Gender, Politics And Power HIST5008
- Academic Session: 2020-21
- School: School of Humanities
- Credits: 20
- Level: Level 5 (SCQF level 11)
- Typically Offered: Either Semester 1 or Semester 2
- Available to Visiting Students: Yes
- Available to Erasmus Students: No
This course will introduce students to the key theoretical frameworks and approaches in gender history using a series of key texts (primary and secondary) covering the medieval to the modern period (staff permitting) and focusing primarily on Britain and Europe. Beneath the broad theme of 'gender, politics and power' students will engage with theoretical readings and applied texts which will provide a firm grounding in the variety of approaches to gender and how these might be applied in specific contexts. Specific themes and readings may vary depending on available teaching staff.
10 sessions of 2 hours each
One seminar presentation 30%
The presentation will consist of oral and written elements (a seminar presentation plus a written paper of up to 1000 words) on one of the seminar topics.
One Essay 70%
The essay, of no longer than 3,500 words is to be written on one of the themes covered in the course. Precise titles are to be agreed between the student and supervisor.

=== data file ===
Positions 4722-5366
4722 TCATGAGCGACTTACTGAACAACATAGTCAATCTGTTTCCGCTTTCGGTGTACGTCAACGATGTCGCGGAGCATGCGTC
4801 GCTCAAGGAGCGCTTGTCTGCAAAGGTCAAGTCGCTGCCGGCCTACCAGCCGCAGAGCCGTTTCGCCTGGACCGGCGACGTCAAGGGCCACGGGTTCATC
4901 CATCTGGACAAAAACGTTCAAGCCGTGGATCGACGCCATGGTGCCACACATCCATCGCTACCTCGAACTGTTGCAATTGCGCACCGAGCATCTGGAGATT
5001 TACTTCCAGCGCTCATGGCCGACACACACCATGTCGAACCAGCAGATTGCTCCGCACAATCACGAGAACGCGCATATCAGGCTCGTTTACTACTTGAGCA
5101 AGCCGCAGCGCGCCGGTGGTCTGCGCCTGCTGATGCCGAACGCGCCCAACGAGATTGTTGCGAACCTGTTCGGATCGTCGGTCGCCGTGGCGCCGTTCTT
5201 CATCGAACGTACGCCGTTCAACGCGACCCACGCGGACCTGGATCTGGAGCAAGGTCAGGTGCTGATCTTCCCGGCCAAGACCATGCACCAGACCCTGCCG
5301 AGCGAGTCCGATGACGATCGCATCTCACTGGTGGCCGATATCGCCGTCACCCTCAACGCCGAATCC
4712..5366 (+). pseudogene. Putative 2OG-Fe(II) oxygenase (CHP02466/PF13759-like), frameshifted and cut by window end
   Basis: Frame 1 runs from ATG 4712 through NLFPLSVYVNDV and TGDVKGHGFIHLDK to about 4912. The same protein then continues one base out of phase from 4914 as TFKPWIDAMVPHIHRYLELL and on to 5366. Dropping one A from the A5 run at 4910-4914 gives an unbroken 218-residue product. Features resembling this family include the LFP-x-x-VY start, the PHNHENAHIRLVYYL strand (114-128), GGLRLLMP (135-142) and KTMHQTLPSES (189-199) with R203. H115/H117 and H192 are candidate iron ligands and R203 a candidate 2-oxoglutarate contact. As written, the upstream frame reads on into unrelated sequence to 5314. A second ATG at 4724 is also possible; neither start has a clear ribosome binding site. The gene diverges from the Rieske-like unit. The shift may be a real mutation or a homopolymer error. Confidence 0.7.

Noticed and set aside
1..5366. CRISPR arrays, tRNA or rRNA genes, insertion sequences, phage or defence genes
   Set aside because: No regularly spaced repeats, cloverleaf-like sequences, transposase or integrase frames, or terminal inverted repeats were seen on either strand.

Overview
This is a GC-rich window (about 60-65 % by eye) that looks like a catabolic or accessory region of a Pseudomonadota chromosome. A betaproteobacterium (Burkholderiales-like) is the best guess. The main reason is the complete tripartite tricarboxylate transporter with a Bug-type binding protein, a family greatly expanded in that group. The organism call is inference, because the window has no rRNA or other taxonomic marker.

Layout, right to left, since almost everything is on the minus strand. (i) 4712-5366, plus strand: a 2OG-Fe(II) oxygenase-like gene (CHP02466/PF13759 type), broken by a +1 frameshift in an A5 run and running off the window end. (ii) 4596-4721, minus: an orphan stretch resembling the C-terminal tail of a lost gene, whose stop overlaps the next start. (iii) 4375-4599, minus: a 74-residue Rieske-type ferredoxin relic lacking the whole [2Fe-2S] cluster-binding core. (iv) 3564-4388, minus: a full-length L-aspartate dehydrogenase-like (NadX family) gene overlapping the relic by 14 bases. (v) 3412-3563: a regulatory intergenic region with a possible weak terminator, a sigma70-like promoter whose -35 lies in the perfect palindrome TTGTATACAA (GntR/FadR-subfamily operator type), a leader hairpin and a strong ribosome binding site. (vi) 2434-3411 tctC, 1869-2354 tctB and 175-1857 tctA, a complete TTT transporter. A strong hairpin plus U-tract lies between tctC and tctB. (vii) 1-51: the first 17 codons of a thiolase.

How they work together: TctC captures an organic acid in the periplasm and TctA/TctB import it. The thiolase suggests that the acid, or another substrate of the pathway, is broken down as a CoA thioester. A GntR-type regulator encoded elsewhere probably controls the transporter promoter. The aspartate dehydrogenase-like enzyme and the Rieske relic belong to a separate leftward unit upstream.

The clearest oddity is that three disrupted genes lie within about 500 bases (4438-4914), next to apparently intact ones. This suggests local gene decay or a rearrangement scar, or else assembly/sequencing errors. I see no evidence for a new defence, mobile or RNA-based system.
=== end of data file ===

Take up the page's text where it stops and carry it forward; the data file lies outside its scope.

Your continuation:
The course aims:
- to introduce students to the key theoretical frameworks in gender history
- to facilitate the application of these theoretical frameworks to specific historical sources and contexts across a broad time span.
Intended Learning Outcomes of Course
By the end of this course students will be able to:
■ achieve a sound knowledge of key theoretical approaches in gender history and to demonstrate and apply this understanding.
■ assess the strengths and limitations of particular theoretical views in relation to specific historical contexts and debates
■ apply advanced skills in the evaluation and presentation of historical material
■ apply theories of gender to the historical study of gender, politics and power
Minimum Requirement for Award of Credits
Students must submit at least 75% by weight of the components (including examinations) of the course's summative assessment.